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Arguments begin in what may be final trial of Sandusky scandal

Former Penn State President Graham Spanier faces charges that he failed to report suspected child sex abuse in the last remaining criminal case in the Jerry Sandusky child molestation scandal. (AP Photo/Matt Rourke)

Former Penn State President Graham Spanier faces charges that he failed to report suspected child sex abuse in the last remaining criminal case in the Jerry Sandusky child molestation scandal. (AP Photo/Matt Rourke)

The prosecution and defense have started laying out their arguments in day two of the trial of Graham Spanier — the former Penn State president whose tenure included the years assistant football coach Jerry Sandusky serially abused children.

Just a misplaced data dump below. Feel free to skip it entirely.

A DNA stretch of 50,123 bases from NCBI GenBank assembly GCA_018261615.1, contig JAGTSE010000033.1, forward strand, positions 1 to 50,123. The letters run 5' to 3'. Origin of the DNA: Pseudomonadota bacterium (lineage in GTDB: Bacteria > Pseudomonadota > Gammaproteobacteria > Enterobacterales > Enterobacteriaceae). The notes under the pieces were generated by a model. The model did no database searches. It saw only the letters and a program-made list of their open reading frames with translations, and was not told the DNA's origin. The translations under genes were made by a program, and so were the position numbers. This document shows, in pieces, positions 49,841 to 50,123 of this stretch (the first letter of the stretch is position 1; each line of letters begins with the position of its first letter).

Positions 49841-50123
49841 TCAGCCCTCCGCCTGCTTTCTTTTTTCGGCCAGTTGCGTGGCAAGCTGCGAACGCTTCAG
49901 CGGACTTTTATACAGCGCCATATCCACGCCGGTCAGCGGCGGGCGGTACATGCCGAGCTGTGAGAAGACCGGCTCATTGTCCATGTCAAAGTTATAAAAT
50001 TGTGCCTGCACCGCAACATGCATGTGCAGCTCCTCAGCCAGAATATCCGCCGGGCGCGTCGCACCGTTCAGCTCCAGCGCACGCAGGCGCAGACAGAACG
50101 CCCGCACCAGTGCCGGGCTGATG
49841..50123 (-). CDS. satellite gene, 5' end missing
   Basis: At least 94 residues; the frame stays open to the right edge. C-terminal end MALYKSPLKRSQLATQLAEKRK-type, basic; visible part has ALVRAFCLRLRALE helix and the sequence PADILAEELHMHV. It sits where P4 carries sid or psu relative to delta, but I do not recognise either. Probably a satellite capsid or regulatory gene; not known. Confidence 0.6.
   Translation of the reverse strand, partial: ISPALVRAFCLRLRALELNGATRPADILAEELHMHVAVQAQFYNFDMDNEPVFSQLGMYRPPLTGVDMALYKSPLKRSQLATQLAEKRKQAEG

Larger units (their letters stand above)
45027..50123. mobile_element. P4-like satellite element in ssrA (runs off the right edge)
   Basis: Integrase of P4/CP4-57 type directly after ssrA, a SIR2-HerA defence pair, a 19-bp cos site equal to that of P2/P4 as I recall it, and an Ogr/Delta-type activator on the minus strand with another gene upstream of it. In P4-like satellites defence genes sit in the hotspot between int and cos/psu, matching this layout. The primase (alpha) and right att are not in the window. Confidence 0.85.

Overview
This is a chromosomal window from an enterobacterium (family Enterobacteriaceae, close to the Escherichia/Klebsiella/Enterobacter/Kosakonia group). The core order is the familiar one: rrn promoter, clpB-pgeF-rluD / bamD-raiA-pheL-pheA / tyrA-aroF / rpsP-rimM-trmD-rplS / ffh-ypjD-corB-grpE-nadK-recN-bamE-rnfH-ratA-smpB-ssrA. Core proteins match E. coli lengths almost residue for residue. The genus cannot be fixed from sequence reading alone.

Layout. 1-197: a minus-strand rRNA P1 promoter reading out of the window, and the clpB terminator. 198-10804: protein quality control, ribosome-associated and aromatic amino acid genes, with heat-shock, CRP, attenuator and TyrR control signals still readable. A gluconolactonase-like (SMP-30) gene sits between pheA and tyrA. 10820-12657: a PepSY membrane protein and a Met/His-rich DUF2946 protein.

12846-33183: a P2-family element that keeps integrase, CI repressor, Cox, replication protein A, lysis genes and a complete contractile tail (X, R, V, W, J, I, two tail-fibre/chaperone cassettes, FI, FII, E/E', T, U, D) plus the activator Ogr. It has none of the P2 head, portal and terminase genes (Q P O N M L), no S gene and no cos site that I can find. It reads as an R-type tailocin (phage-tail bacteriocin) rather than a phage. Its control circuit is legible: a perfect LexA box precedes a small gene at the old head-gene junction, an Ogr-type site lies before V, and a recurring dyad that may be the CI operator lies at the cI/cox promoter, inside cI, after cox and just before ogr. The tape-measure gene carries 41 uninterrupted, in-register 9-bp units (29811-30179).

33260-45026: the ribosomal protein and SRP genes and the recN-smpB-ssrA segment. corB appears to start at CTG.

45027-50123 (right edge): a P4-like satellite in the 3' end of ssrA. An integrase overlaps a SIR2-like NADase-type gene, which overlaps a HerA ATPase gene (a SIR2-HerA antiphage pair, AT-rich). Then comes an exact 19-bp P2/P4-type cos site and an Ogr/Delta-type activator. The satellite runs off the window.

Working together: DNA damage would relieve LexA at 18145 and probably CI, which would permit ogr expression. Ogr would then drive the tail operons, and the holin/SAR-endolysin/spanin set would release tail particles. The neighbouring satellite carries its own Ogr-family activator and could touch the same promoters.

The case being set up revolves around whether Spanier’s decision not to inform child protective services of Sandusky’s abuse was criminal or just a bad judgment call.

The state prosecutor opened Tuesday with a thump on the lectern.

“The only thing necessary for evil to thrive,” he said, “is for men to do nothing.”

He said Sandusky — who sexually abused young boys time and time again — is that evil. And he added that by not reporting the crime to Child Protective Services, Spanier and his colleagues let it happen.

Spanier’s defense argued there was no conspiracy to keep the Sandusky situation quiet, noting Spanier and others did take action they thought was appropriate.

Among the key witnesses the prosecution plans to call this week are former Penn State Vice President Gary Schultz and former athletic director Tim Curley, who already took plea deals for lesser charges.

There will also be testimony from an unnamed victim of Sandusky, who was abused after Spanier and the others knew about the situation.

Spanier declined a plea deal.

He is charged with three felony counts — two of endangering the welfare of children and one of conspiring to do so.

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